Six years ago my family joined a CSA (community supported agriculture), otherwise known as a farm share. We joined because I really wanted to take advantage of local, responsibly grown produce. Being a member of the farm share has been a truly wonderful experience—from the warm and friendly staff, to the community atmosphere amongst the members, to the access to truly seasonal fruits and vegetables!
Our CSA is sort of unique in that instead of just picking up a box of pre-selected produce, you get to pick your selections in a farm stand-type set up. When I was first starting out, this feature was nice because I was nervous about cooking with unknown vegetables, so falling back on familiar ingredients made me more comfortable. As I have become a more confident and curious cook, though, one of the things that I have really grown to enjoy is trying out a new ingredient every week (or almost every week). This season the highlights so far have been kohlrabi, tatsoi, and squash blossoms.
As I have experimented with these new ingredients over the years I have figured out five tricks to make it fun and easy:
- Ask for recommendations! I have found that the staff at the CSA, as well as at farm stands and farmer’s markets, are incredibly knowledgeable about ways to prepare the fruits and vegetables they have to offer. All you need to do is ask and they will happily share some ideas with you!
- Google is your friend. Search for the ingredient with the term “easy recipe” and see what pops up.
- Be flexible. If you find a recipe that seems like it might work but you don’t have all the ingredients, allow yourself room to fudge things a little bit—use a different kind of cheese, skip the spicy pepper, use regular bread crumbs instead of panko, etc.
- Try using a new ingredient in a familiar favorite. If you come across an ingredient that is similar to one you use in a favorite recipe, try substituting! That way you are confident in the recipe, but just trying a new version. Up until this week, for instance, I had been just enjoying kohlrabi raw (which is amazing by the way), but on Monday I decided to use it in a stir-fry as a replacement for the crunchiness of bok choy and it was delicious! Similarly, I have found that tatsoi is delicious sautéed just as I would sauté chard, spinach, or kale.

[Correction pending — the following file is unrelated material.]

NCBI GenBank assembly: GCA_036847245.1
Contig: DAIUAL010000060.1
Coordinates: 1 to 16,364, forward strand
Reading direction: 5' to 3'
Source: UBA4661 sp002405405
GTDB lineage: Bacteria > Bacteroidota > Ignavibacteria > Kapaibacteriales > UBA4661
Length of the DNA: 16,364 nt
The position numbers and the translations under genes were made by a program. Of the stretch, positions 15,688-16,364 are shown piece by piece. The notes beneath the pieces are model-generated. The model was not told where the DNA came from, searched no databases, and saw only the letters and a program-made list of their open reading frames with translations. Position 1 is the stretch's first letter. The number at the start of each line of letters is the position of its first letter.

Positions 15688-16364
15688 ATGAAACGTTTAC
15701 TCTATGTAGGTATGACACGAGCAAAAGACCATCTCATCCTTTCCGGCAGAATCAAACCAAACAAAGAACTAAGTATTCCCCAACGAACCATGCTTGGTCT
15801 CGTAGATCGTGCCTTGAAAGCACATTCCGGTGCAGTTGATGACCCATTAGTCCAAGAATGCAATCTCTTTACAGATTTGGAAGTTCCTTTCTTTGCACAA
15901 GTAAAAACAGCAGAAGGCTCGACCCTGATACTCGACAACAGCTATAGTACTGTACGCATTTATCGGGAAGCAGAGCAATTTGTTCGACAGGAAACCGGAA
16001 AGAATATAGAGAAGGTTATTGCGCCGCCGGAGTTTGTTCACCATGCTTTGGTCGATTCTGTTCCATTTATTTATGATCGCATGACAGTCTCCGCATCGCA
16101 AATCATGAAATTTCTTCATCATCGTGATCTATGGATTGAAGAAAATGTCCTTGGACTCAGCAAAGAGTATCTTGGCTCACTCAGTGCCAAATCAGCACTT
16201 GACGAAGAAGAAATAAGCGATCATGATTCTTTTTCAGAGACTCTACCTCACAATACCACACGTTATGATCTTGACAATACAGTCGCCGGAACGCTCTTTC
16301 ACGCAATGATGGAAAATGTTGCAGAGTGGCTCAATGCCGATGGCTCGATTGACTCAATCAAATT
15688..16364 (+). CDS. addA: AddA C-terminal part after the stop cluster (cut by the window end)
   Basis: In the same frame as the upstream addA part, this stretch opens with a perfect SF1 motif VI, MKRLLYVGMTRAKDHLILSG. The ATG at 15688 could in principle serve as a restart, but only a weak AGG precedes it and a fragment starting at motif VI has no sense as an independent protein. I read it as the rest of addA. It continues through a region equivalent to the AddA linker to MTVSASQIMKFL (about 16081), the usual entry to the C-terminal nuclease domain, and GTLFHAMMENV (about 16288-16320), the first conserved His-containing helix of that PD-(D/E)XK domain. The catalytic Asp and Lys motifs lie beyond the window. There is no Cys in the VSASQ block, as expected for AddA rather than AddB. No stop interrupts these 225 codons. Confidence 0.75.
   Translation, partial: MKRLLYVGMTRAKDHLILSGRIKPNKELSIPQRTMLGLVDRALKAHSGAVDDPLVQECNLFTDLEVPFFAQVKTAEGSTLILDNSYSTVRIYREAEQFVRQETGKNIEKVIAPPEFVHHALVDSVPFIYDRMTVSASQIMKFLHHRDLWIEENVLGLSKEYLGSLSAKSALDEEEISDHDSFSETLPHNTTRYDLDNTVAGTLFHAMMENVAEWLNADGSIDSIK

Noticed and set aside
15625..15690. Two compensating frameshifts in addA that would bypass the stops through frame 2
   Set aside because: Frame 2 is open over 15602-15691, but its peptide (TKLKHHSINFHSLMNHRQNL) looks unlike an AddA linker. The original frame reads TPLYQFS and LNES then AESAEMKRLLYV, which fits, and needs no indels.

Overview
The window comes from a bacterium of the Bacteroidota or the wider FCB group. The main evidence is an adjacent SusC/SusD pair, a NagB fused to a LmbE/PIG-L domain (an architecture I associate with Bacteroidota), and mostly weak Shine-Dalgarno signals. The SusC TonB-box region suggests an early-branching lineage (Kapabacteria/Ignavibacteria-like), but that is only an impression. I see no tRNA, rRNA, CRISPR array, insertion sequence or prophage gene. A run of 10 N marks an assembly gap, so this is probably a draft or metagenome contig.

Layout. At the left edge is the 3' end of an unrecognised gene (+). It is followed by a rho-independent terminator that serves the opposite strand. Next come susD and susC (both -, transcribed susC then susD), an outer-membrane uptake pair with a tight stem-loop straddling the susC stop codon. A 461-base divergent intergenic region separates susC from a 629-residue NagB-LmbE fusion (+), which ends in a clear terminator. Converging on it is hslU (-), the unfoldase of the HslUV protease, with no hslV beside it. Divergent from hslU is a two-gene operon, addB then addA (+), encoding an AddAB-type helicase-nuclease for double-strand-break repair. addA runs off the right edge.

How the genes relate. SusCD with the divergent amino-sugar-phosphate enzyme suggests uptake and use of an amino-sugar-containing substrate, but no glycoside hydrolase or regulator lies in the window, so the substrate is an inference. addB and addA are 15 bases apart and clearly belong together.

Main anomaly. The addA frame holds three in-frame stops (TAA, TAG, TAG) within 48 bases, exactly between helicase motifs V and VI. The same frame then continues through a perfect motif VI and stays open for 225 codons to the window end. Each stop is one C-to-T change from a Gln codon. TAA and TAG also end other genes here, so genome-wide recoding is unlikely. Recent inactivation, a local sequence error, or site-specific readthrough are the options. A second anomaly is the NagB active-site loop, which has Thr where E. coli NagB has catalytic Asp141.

- Accept failures. There have been a couple of duds and that is ok! For instance, one time last year I picked up dandelion greens, brought them home, found a sautéed dandelion green recipe online that looked promising, and made it. BLEH! I quickly discovered that no one in my house enjoys dandelion greens, but that same recipe made with baby kale was awesome!
So now that I’ve (hopefully) got you inspired to try a new ingredient, here is a recipe that uses squash blossoms, an ingredient many of us haven’t used much. These babies are in season right now and are wonderful! They have a very delicate taste and texture and, when cooked, they are silky smooth. Most squash blossom recipes involved frying, which I don’t do much of, so I tried baking them and WOW! They are so delicious! These are a fantastic side dish or appetizer. Last night we had them with beans, rice, and the fixings and I thoroughly enjoyed the leftovers reheated in the toaster oven for lunch today.
- 10-12 squash blossoms
- For filling:
- 8 ounces queso fresco or another soft cheese (ricotta, feta, etc.)
- 1 egg, lightly beaten
- 2 tablespoons fresh oregano, chopped or 2 teaspoons dried oregano
- ½ teaspoon chili powder
- For coating:
- 2 eggs, lightly beaten
- ¾ cup whole wheat breadcrumbs
- Preheat oven to 400. Line a baking sheet with parchment paper.
- Gently wash the blossoms and pat dry. With a sharp knife, carefully slice open the blossom. If you have male blossoms, then there will be a stamen on the inside. Carefully pull that out.
- In a medium bowl, crumble the cheese and mix in the egg, oregano, and chili powder.
- In a shallow bowl or plate, lightly beat the other two eggs and pour the breadcrumbs onto a second plate.
- Using a small spoon, carefully scoop some of the cheese mixture into each squash blossom and then gently twist the ends of the blossom so it is closed up.
- Dip each blossom into the egg mixture and then the breadcrumbs. If you are worried about the filling coming out, then you can also spoon the egg and breadcrumbs onto the blossoms.
- Place the blossoms on the baking sheet and bake for 10 minutes, or until golden.